Structure of three-component microemulsions in the critical region determined by small-angle neutron scattering

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Title: Structure of three-component microemulsions in the critical region determined by small-angle neutron scattering
Author: Kotlarchyk, Michael; Chen, Sow-Hsin; Huang, John; Kim, Mahn Won
Abstract: The intensity distribution of the critical scattering from sodium di-2-ethylhexylsulfosuccinate AOT-D2O-n-alkane water-in-oil (W/O) microemulsions has been measured over an extensive range of droplet volume fractions (3-30 vol%) and temperatures (22 to 43°C) in the critical region. The water/surfactant molar ratio of the microemulsion was kept at a constant value of 40.8, for which previous experiments on the temperature variation have been well documented. A structural model of W/O microemulsions based on well-defined surfactant-coated water droplets is firmly established up to a volume fraction of about 20 vol% for all temperatures studied. Data analysis assumes that the cloud points and subsequent phase separation are caused by concentration fluctuations of polydisperse droplets. The major conclusions drawn from the analysis are as follows. (1) The order parameter of the critical phenomenon can be taken to be the volume fraction of the dispersed droplets. (2) The size and polydispersity of the droplets remain essentially constant in the vicinity of the critical point (for a fixed water/surfactant ratio). (3) The critical phenomenon is driven by an increased attraction between the droplets as the critical point is approached. (4) The critical point can be approached by either raising the temperature at fixed volume fraction or by varying the carbon number of the oil solvent at fixed volume fraction and temperature. (5) The nature of the droplets does not change upon a phase separation into two coexisting microemulsions. The data also gives some evidence that the droplet picture of the microemulsion breaks down at sufficiently high concentrations of water and surfactant.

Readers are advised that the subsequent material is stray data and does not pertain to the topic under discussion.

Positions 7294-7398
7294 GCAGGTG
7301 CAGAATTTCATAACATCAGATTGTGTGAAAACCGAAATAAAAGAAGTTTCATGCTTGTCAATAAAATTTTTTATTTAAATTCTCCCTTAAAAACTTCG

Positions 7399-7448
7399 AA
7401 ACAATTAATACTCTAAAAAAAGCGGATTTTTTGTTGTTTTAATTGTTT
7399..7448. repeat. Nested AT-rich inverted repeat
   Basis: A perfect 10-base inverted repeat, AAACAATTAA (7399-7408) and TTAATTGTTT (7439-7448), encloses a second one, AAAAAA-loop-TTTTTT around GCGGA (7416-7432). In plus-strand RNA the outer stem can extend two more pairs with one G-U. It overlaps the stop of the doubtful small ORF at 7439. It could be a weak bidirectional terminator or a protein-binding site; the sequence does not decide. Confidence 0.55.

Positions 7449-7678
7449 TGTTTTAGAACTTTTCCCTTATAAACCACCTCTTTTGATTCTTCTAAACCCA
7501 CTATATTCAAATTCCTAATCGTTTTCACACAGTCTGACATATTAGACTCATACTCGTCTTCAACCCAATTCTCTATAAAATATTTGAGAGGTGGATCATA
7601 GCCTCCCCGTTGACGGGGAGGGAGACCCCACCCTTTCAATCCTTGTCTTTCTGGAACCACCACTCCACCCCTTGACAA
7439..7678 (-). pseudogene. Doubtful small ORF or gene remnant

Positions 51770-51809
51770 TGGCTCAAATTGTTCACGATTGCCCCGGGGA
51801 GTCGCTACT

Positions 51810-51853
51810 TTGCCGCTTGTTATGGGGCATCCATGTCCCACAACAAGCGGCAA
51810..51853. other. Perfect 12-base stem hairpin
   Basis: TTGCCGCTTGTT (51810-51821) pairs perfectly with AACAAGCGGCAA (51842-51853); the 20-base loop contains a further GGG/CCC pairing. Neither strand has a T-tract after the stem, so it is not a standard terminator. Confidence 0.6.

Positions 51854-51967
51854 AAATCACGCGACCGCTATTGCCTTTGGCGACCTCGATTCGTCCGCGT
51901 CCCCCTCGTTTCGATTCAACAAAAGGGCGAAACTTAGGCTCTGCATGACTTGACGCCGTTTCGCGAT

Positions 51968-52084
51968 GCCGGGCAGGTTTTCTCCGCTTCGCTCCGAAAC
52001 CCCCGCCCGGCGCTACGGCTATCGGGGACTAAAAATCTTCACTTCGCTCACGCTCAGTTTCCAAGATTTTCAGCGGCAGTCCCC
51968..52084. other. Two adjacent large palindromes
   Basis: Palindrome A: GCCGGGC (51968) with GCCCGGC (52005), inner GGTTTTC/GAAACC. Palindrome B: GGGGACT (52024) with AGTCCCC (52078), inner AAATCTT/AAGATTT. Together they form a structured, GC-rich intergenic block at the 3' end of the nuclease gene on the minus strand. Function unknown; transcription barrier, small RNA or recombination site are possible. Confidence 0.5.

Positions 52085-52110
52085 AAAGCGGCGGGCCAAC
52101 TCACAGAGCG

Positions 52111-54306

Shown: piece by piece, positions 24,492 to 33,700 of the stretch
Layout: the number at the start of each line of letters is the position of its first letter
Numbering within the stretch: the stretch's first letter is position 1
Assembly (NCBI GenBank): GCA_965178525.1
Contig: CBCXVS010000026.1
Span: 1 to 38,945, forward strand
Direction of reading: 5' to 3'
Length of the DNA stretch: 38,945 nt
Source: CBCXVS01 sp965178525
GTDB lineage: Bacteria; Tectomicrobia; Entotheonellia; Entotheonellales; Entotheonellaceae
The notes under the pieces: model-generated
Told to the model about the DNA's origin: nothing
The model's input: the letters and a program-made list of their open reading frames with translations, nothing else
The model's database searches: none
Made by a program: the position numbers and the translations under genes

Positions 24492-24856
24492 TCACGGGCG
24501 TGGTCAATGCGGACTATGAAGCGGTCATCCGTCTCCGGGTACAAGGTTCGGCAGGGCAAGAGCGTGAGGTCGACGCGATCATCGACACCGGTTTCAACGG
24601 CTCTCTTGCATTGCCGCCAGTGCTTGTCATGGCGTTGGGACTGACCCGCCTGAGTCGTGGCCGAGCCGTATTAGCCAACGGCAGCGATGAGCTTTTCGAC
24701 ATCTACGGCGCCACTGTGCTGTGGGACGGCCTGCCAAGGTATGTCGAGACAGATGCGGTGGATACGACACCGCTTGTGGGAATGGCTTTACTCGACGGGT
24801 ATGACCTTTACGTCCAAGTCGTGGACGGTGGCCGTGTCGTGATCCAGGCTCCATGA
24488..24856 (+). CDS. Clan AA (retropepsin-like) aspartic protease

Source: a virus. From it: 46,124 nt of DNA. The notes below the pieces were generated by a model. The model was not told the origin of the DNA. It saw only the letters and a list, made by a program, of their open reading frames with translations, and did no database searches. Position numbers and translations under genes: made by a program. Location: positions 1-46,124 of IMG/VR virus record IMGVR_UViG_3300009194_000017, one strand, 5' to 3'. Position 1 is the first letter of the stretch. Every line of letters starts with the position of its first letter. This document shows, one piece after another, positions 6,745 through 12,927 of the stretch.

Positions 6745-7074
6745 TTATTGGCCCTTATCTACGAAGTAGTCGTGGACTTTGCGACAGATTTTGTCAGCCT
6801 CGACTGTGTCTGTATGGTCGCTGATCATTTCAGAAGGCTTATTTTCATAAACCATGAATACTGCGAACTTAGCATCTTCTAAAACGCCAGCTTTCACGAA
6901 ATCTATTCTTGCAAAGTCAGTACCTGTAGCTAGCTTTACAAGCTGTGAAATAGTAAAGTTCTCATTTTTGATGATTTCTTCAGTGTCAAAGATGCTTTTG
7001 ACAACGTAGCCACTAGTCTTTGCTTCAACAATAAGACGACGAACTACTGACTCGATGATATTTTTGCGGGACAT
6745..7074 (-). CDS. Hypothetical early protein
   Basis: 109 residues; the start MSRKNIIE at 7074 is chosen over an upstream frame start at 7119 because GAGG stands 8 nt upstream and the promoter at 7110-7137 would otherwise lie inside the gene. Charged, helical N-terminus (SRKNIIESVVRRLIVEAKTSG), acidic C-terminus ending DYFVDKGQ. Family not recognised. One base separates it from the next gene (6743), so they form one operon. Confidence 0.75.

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Record URI: http://hdl.handle.net/1850/3117
Publishers URL: http://dx.doi.org/10.1103/PhysRevA.29.2054
Date: 1984-04

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